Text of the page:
Once you start trying to figure out how those differences evolved, then you’re right there in the heart of evo devo. (By the way, the genes that specify the heart are homologous in vertebrates and fruit flies. You see where this takes you? Suddenly you are seeing common descent made manifest, and you’re also studying the differences that make descent with variations so interesting.)

I hope that gets you all started on some foundational science for evo devo. I highly recommend Wieschaus & Nusslein-Volhard’s paper — don’t be intimidated by the length, it’s not as technical as I feared, and going through it will teach you some useful genetics. I’m planning to do a livestream to talk through it with you on Saturday at noon. I guess Friday was taken with some holy day or something, and besides, I’d rather take the opportunity to talk with my kids and grandkids on that day.

Also, if you’re really interested, an excellent book on the subject came out in the early 90s, The Making of a Fly by Peter Lawrence. There was a time when I taught a course in invertebrate developmental biology — just invertebrate work, which is kind of weird since the principles are the same across the animal kingdom — and this was the principle text. Also, every year I’d announce to my students that this work was going to win a Nobel Prize any day now, until the year they actually did win a Nobel and I could retire my gift of prophecy.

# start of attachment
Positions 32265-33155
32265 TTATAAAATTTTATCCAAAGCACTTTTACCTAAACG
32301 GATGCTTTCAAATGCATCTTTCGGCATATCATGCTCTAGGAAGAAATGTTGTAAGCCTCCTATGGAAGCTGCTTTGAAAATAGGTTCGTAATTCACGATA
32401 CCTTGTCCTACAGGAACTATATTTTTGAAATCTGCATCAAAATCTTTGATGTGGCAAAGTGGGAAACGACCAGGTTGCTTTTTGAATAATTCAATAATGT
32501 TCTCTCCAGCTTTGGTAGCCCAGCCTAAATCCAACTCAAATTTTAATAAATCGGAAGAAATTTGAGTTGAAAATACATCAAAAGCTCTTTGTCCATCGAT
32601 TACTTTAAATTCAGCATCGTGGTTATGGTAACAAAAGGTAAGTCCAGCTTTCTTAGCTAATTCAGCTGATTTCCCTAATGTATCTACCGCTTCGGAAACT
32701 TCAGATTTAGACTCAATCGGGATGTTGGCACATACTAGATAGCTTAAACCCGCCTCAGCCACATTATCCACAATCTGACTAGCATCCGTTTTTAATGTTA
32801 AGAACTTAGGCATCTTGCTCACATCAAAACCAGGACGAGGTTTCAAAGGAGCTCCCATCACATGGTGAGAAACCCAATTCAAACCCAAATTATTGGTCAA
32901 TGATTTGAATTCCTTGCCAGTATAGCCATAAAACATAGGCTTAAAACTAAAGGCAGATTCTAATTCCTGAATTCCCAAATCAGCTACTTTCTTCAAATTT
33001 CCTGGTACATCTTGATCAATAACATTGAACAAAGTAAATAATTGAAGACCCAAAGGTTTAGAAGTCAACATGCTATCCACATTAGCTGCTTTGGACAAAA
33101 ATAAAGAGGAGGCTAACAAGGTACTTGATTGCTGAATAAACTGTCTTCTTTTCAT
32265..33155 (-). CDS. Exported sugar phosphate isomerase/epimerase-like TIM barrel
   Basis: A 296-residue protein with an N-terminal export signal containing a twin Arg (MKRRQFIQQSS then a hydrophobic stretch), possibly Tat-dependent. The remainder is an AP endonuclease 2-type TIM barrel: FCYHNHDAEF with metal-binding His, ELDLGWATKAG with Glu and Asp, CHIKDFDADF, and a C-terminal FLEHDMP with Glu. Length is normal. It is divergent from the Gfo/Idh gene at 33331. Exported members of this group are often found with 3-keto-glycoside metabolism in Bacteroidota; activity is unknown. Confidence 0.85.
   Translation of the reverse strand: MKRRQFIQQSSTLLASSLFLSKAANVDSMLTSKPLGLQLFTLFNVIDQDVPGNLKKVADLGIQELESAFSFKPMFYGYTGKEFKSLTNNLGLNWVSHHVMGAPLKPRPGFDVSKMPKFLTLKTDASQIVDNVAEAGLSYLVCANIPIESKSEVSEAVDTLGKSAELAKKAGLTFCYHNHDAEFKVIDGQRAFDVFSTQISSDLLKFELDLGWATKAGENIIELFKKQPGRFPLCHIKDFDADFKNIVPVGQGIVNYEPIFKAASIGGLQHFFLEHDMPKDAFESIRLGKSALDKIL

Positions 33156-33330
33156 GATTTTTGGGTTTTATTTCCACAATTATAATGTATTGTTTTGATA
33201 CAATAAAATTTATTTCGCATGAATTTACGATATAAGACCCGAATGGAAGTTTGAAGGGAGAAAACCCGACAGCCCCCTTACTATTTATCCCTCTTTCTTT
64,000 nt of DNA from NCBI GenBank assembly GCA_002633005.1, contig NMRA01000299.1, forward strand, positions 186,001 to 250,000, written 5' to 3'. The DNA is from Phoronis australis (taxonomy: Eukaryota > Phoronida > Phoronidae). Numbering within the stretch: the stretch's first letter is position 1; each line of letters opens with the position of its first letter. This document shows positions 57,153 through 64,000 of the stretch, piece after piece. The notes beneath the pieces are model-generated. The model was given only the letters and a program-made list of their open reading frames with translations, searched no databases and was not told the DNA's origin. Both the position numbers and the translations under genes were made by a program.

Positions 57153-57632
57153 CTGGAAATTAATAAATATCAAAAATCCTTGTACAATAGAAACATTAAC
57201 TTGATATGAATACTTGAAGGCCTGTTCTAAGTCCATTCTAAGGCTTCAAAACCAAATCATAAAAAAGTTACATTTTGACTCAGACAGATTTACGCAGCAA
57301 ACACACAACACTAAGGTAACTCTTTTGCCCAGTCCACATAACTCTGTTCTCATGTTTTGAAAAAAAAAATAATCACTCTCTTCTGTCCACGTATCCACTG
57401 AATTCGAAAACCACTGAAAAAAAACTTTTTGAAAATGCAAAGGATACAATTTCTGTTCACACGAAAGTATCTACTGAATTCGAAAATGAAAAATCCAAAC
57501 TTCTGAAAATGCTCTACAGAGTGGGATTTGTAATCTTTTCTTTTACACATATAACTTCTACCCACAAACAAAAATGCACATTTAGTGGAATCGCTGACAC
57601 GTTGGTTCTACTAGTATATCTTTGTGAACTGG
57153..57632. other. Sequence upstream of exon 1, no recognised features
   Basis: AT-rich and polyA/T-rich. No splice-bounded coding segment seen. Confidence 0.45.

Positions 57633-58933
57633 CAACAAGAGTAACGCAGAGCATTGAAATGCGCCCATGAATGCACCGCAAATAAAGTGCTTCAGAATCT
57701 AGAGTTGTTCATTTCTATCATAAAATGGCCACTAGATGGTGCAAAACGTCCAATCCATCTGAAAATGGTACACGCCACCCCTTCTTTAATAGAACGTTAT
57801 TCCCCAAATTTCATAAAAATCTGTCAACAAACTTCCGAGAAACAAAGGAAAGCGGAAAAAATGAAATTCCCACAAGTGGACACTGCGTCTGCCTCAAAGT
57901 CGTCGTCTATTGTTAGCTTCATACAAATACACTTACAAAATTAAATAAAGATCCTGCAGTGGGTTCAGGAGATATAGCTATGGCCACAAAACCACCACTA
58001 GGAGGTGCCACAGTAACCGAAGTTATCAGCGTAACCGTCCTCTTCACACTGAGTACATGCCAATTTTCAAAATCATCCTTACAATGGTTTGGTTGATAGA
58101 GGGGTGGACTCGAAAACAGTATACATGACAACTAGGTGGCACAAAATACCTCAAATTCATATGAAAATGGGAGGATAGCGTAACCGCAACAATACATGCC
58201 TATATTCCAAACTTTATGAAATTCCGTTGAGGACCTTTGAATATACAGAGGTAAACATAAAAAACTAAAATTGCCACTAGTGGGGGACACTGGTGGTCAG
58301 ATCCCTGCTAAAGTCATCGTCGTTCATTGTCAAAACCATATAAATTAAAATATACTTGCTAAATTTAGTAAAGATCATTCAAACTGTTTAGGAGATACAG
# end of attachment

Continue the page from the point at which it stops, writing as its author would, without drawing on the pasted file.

Right now, look at my list of patrons. You may have noticed the slightly different backdrop on this video. We’re having a blizzard outside, so I turned the camera to the other side of my office so you can see the hullabaloo going on out there. I’ve also got a clip of a sparrow that took refuge in a lamp housing out there, and a woodpecker that put up with some high winds to gobble down some suet. Poor things. It’s miserable out there.

Comments

  1. ridgerunnr11 says

    I remember my genetics professor at Penn State around 1983 (who did his research with trout and salmon) stating “We’re learning more and more about less and less”

  2. DanDare says

    I love this kind of large scale, disciplined comb through. I have done it a few times in software engineering. A large body of code is a bit wonky because of some core code. Nobody wants to touch it because of all the dependencies known and unknown. Roll up sleeves, damn the torpedoes, full steam ahead. Make the necessary change, map the impacts, fix the dependency chains. Map the new impacts. Fix them. Repeat until complete.
    Hard work but satisfying as hell.

  3. PaulBC says

    I screen, you screen, we all screen for the Heidelberg screen. (I knew I had a pun even if it took nearly a week. Subconscious always at work.)

    I read it as “Heidelberg scream” the first time but failed to think of a Munch tie-in.